If his experience sounds familiar to something closer to home, then you would be correct to think of California. More than funding or a domestic professional league, nothing inspires kids to pursue hockey more than either seeing one of your own make it at the top level or seeing a superstar come to town. We’ve all heard the stories about how a generation of Sun Belt kids took up hockey – first on roller skates, then on ice skates – when Wayne Gretzky was dealt to the Los Angeles Kings. Walker is by no means equal to Gretzky, but his proud representation of Australia at the highest level could pave the way for more Australian kids to pick up a stick and puck rather than other traditional sporting equipment.
* * *
History will show that the NHL sat out the Winter Olympics in PyeongChang this season, but technically, the league did go to Asia this season. It wasn’t South Korea, but Beijing and Shanghai last month, for the two-game 2017 NHL China Games exhibition between the Kings and Canucks. Despite the standard, scripted rhetoric about “growing the game”, going to China comes down to common sense. Or common cents, and dollars. It’s been long overdue for the NHL to stage games in the world’s most populous nation and market hockey to one of the world’s largest economies. Like Australians, the Chinese love sports. Beijing astonished the world with its ultra-modern venues and stunning opening ceremonies when it hosted the 2008 Summer Olympics and will host the 2022 Winter Olympics.
Yet a country that has the climatic versatility to host both types of Olympics hasn’t really embraced hockey until very recently. In China there are 360 rinks but 222 officially registered senior-level players – the opposite problem that Australia has. However, the Kunlun Red Star will play its second season in the KHL as the only Chinese-based team. Additionally, two Chinese teams will join the second-tier Russian VHL, while a new Chinese team will play in the Russian junior MHL. Much like interest in the NBA and basketball exploded when Yao Ming was drafted and began playing for the Houston Rockets, maybe like Nathan Walker from Australia, it will take a Chinese-born player to make it to the NHL for hockey’s popularity to surge in China. Vancouver took the first steps this summer when they invited Beijing-born Simon Chen to their development camp, and in advance of their trip to the Far East for the China Games, the Canucks inked national team goaltender Zehao Sun to an ATO contract.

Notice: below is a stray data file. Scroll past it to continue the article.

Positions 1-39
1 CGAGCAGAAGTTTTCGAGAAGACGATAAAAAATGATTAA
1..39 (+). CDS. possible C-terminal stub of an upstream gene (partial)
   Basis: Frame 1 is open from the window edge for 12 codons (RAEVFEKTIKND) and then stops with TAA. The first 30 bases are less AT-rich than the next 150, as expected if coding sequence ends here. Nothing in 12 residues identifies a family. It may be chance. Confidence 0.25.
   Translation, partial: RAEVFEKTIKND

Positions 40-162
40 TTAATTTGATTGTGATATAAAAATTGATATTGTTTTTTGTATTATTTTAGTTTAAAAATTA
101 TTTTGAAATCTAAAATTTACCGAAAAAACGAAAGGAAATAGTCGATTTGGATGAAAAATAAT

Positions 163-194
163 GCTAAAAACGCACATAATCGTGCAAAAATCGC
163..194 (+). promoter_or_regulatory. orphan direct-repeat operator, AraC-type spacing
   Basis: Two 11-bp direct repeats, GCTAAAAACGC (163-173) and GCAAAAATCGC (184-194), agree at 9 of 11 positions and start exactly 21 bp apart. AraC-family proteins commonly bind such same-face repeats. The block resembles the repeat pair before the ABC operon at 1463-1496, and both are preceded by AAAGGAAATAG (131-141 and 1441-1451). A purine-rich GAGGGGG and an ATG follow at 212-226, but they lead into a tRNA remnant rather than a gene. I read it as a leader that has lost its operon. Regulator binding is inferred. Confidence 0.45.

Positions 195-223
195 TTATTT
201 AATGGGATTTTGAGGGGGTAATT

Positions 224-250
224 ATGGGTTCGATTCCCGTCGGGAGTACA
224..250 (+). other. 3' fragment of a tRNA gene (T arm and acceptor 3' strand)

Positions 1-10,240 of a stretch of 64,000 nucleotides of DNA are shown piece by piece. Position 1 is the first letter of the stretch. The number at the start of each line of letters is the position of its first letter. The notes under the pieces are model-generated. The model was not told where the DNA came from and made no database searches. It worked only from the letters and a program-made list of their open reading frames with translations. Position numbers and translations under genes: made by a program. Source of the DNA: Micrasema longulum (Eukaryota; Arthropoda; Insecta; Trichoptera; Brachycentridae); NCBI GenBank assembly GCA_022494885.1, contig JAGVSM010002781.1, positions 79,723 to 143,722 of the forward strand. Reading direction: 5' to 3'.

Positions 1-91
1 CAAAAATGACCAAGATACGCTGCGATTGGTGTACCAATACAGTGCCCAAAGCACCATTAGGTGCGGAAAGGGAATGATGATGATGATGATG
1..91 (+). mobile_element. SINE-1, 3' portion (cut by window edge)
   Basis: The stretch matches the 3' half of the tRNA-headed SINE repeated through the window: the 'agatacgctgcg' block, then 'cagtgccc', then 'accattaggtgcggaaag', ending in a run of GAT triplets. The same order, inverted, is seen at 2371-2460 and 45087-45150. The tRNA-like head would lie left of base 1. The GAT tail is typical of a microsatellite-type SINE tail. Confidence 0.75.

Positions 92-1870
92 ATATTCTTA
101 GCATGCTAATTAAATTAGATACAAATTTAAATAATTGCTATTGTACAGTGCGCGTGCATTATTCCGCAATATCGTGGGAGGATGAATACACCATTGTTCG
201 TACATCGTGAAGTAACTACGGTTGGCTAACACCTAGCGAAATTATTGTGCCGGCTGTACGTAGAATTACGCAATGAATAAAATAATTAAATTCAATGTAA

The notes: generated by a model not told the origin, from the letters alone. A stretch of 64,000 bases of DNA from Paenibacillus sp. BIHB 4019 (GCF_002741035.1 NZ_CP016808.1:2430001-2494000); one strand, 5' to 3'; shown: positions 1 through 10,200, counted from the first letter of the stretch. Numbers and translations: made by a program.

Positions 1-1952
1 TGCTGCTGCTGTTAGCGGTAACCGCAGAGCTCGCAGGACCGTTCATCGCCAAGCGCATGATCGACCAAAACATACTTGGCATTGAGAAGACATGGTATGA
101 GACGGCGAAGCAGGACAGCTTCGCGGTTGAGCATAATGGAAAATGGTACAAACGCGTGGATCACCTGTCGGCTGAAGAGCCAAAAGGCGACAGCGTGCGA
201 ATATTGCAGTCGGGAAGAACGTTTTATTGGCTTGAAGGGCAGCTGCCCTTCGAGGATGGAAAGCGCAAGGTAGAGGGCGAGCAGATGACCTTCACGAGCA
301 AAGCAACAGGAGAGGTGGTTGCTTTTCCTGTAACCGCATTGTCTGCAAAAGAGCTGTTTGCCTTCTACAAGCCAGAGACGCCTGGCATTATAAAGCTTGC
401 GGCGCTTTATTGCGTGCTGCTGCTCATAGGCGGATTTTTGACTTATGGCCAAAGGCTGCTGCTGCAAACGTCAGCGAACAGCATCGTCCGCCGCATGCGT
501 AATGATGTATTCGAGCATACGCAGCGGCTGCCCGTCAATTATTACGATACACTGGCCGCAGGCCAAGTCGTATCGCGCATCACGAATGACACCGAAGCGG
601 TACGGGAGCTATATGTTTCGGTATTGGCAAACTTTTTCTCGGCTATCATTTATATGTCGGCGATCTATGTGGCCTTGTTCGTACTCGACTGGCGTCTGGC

As the NHL moves into its next century, the league will continue to excite fans all over the globe. In nations like China where participation in the sport only has a small footprint, bringing NHL players to the 2022 Winter Olympics will be a minimum marketing tool. In China, where the TV audience for Game 1 of the 2017 Stanley Cup Final was 22-million, seeing a Chinese-born NHL player one day would bring viewership to untold heights and continue to advance hockey’s profile globally.